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To examine the association between body mass index (BMI) percentile and asthma in children 2–11 years of age, we performed a cross-sectional analysis of 853 Black and Hispanic children from a community-based sample of 2- to 11-year olds with measured heights and weights screened for asthma by the Harlem Children’s Zone Asthma Initiative. Current asthma was defined as parent/guardian-reported diagnosis of asthma and asthma-related symptoms or emergency care in the previous 12 months. Among girls, asthma prevalence increased approximately linearly with increasing body mass index (BMI) percentile, from a low of 12.0% among underweight girls (BMI ≤5th percentile) to a high of 33.3% among girls at risk for overweight (BMI 85th–94th percentile). Among boys, asthma prevalence was associated in a U-shaped curve with the extremes of BMI percentile, that is, 36.4% among underweight boys, 19.1% among normal weight boys (BMI 6th–84th percentile), and 34.8% among overweight boys (>95th percentile). After adjusting for age, race/ethnicity, and household smoking, among girls, having asthma was associated with being at risk for overweight (odds ratio [OR], 2.6; 95% confidence interval [CI], 1.4–5.0) and being overweight (OR, 2.1; 95% CI, 1.2–3.8) compared to normal weight; among boys, having asthma was associated both with overweight (OR, 2.4; 95% CI, 1.4–4.3) and with underweight (OR, 2.9; 95% CI, 1.1–7.7). Large, prospective studies that include very young children are needed to further explore the observed association between underweight and asthma among boys. Early interventions that concomitantly address asthma and weight gain are needed among pre-school and school-aged children.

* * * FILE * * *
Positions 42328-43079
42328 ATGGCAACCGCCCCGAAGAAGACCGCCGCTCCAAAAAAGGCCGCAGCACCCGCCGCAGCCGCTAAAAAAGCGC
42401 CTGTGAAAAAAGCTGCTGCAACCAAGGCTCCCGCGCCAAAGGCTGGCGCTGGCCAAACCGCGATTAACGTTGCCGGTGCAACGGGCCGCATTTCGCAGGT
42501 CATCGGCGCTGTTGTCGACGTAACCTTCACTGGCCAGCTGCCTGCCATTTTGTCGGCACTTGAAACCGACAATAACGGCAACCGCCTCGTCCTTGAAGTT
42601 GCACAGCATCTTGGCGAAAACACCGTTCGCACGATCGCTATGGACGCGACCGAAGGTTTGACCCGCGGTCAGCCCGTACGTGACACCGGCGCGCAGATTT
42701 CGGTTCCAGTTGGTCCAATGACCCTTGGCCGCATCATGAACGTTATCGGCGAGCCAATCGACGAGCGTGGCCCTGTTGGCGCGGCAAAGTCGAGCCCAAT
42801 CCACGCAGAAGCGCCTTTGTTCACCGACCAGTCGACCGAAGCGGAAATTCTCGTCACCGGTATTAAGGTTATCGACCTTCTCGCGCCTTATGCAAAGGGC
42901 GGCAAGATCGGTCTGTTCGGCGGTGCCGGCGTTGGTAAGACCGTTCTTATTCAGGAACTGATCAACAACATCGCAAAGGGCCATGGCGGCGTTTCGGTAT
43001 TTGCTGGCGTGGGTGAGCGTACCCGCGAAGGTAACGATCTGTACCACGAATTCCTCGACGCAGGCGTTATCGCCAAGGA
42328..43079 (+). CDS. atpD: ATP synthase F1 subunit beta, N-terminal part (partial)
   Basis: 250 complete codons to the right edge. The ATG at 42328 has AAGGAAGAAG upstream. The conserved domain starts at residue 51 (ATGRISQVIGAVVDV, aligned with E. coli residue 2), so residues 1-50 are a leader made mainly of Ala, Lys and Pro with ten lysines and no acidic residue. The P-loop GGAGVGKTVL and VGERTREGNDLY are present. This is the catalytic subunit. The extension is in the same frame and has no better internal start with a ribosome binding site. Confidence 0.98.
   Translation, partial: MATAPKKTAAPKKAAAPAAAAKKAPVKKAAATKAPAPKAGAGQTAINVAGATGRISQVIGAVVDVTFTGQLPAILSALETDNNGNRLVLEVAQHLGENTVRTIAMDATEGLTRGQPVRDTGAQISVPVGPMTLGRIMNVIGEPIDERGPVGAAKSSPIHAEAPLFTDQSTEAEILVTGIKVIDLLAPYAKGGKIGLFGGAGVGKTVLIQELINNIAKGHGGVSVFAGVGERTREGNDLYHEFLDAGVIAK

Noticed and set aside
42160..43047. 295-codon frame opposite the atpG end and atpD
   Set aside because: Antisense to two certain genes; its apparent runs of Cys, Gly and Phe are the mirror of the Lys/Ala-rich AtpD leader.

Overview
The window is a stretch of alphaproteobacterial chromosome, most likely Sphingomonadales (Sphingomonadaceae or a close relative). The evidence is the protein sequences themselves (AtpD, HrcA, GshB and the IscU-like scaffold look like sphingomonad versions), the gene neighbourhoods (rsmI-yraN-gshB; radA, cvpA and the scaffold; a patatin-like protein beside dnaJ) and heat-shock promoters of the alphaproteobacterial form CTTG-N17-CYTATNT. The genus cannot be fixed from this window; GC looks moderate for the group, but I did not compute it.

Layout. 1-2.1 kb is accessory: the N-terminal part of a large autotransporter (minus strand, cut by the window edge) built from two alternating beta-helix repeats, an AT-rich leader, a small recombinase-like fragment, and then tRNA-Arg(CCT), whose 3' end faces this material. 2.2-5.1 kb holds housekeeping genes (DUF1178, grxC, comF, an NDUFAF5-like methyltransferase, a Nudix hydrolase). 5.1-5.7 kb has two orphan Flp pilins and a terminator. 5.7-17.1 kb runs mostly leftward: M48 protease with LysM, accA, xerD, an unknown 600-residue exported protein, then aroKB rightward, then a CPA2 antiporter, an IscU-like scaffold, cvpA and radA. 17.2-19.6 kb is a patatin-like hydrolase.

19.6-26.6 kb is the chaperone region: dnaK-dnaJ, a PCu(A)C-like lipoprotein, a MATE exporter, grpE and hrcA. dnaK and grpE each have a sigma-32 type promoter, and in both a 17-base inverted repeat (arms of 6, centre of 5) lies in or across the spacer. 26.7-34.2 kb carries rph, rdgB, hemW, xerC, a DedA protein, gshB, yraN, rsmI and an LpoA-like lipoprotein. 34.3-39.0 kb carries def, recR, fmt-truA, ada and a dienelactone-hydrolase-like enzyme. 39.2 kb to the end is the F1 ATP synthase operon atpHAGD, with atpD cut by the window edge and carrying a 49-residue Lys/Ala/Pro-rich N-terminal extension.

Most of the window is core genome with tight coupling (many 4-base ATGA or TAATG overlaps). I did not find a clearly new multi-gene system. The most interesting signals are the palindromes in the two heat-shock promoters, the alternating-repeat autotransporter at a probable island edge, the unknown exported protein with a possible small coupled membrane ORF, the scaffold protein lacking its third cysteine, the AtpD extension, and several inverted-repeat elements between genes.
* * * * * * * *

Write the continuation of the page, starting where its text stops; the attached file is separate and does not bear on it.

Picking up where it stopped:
Asthma and overweight are chronic conditions that have increased substantially among U.S. children during the past several decades.1,2 Poor communities and communities of color may be at increased risk for these conditions. Pediatric asthma is the primary cause of hospitalizations in U.S. children and the chronic condition most commonly associated with school absences.1 In 2001, children 14 years and younger in Central Harlem were twice as likely as other New York City children to be hospitalized for asthma.3 In the United States, 23% of 2–5 year olds and 31% of 6–11 year old children are now considered overweight or at risk for overweight.2 Among New York City public elementary school children, 43% are overweight or at risk for overweight.4
A growing body of literature has reported a relationship between asthma and obesity among adults.5,6 Studies conducted among children,7–21 however, have produced conflicting results thus far, and further elucidation is necessary of how an association between asthma and body mass index (BMI) may differ by population characteristics, such as age, gender, and race/ethnicity. In addition, many studies among children have failed to assess the potential effect across the full range of BMI percentiles, including those who are underweight.
We explored in our study sample whether increased BMI would be associated with increased risk of asthma, and whether the association between increased BMI percentile and increased risk of asthma would be stronger among girls than boys and among Hispanic children compared with Black children. In contrast with many previous studies, we explored the risk of asthma across all ranges of BMI percentiles, among Black and Hispanic children who reside in an urban community in the United States, where risk for the two conditions may be elevated overall.8 In addition, we sought to address the unresolved issue of whether gender modifies the association between BMI and asthma. The association between current asthma and obesity was assessed among 853 children ages 2–11 years who were screened for asthma and had height and weight measurements recorded by the Harlem Children’s Zone Asthma Initiative between 2002 and 2004.